An expert condemns a move by British Columbia public health officials to drop mandatory self-isolation rules for those who test positive for COVID-19.
The rule change was not announced in a public statement nor was it highlighted prominently during the day Wednesday Press Conference By County Health Officer Dr. Bonnie Henry and Health Secretary Adrian Dix.
Instead, the guidance on the BC Center for Disease Control (BCCDC) website has changed on the page, Self-isolation and self-monitoring Thursday.
“Beginning November 17, 2022, people with COVID-19 are no longer required to self-isolate,” the page reads. “However, it is still important for people with symptoms to stay home as much as possible to limit any possible spread of the disease until symptoms improve.”
Andrew Longhurst, a health policy researcher at Simon Fraser University, said it was concerning that the impactful rule change had not been communicated more broadly.
“I think what it suggests is…they were hoping to avoid any public discussion and debate about what this means,” he told CBC News in an interview.
“Especially at a time when childcare is in the province Collapses As in other provinces.
Until Thursday, fully vaccinated and tested positive for COVID-19 were required Five days self-isolationwhile unvaccinated adults were expected to be quarantined for 10 days.
Those guidelines initially set a 10-day isolation period for all who test positive, even without symptoms, until changes are made for fully vaccinated people at the start of 2022.
Without mandatory isolation rules, Longhurst said, there would be more spread of COVID-19 in the county — especially since Research has shown People are infectious even six days after their first positive test.
Accidental mention of rule change at press conference
After the BCCDC website was updated Thursday, the only mention of the rule change was accidental.
During Wednesday’s news conference, Henry brought up the rule in passing while discussing how to block the measures RSV, influenza, and COVID-19 The three viruses currently affecting children across British Columbia have remained the same.
“One of the things we’ve been using for a long time is saying if you have COVID, you need to stay home for five days,” she said. “It is no longer relevant to where we are now.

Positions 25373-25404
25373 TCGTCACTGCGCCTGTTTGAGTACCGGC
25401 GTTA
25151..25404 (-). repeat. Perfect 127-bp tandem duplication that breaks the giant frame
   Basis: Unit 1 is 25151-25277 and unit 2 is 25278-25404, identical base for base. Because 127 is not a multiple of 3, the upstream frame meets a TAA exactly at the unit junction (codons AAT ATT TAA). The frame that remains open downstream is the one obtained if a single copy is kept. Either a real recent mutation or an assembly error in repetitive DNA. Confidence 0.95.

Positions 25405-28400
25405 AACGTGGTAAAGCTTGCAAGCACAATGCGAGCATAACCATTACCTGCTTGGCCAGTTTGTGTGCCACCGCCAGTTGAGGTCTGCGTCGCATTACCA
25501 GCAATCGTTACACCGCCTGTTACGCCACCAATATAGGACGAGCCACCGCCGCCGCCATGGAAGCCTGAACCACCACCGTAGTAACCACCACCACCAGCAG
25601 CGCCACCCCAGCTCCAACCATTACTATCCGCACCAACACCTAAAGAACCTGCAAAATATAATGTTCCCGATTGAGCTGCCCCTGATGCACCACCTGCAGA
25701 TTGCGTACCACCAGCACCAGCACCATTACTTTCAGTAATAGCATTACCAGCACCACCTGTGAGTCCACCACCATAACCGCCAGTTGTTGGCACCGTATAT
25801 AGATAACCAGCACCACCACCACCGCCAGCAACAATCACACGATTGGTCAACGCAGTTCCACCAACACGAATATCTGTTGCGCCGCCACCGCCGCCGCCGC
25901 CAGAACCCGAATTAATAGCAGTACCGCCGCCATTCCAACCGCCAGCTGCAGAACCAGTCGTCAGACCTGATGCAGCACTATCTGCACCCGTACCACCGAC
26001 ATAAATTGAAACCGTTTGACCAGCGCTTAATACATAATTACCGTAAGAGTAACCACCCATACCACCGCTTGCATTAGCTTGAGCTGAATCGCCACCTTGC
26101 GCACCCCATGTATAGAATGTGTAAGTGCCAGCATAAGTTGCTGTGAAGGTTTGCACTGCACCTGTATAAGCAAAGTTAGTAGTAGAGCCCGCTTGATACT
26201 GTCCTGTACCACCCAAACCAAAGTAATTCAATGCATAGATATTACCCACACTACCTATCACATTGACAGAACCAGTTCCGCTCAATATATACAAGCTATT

“If you have symptoms of any respiratory illness…the guidance is to stay home and limit close contact with others.”
A statement from the county after the press conference reiterates Henry’s advice, but does not mention dropping the mandatory quarantine rules.
“Basic public health guidance has not changed. If you have symptoms or test positive, as much as possible should be isolated until symptoms are gone,” a Department of Health spokesperson said in a statement on Saturday.
The statement did not say that the self-isolation rules had actually changed or the reasons for the change.
Impact on unstable employees
Longhurst says the new rules will give employers legal support to require sick employees to report to work even if they test positive for COVID-19.
“The more dangerous it is to be a worker in this county, the more likely you are to encounter an employer who will say, ‘I need you in the workplace, and I don’t care if you have COVID,’” he said, adding that those who work in health care or education will be most affected. .
Longhurst says he is concerned not only about the acute impact of more people infected outside, but also of workers trying to work through COVID-19 — something he says increases the risk of infection. Long COVIDAccording to the search.
“We are now in November. I think very few workers, perhaps, have any of them Paid sick leave from your employer Leave at this time, “he said,” we are going to the feasts. It’s supposed to be a very busy retail season, and shopping season.
“I suspect [dropping isolation rules] It is…serving those economic interests rather than public health.”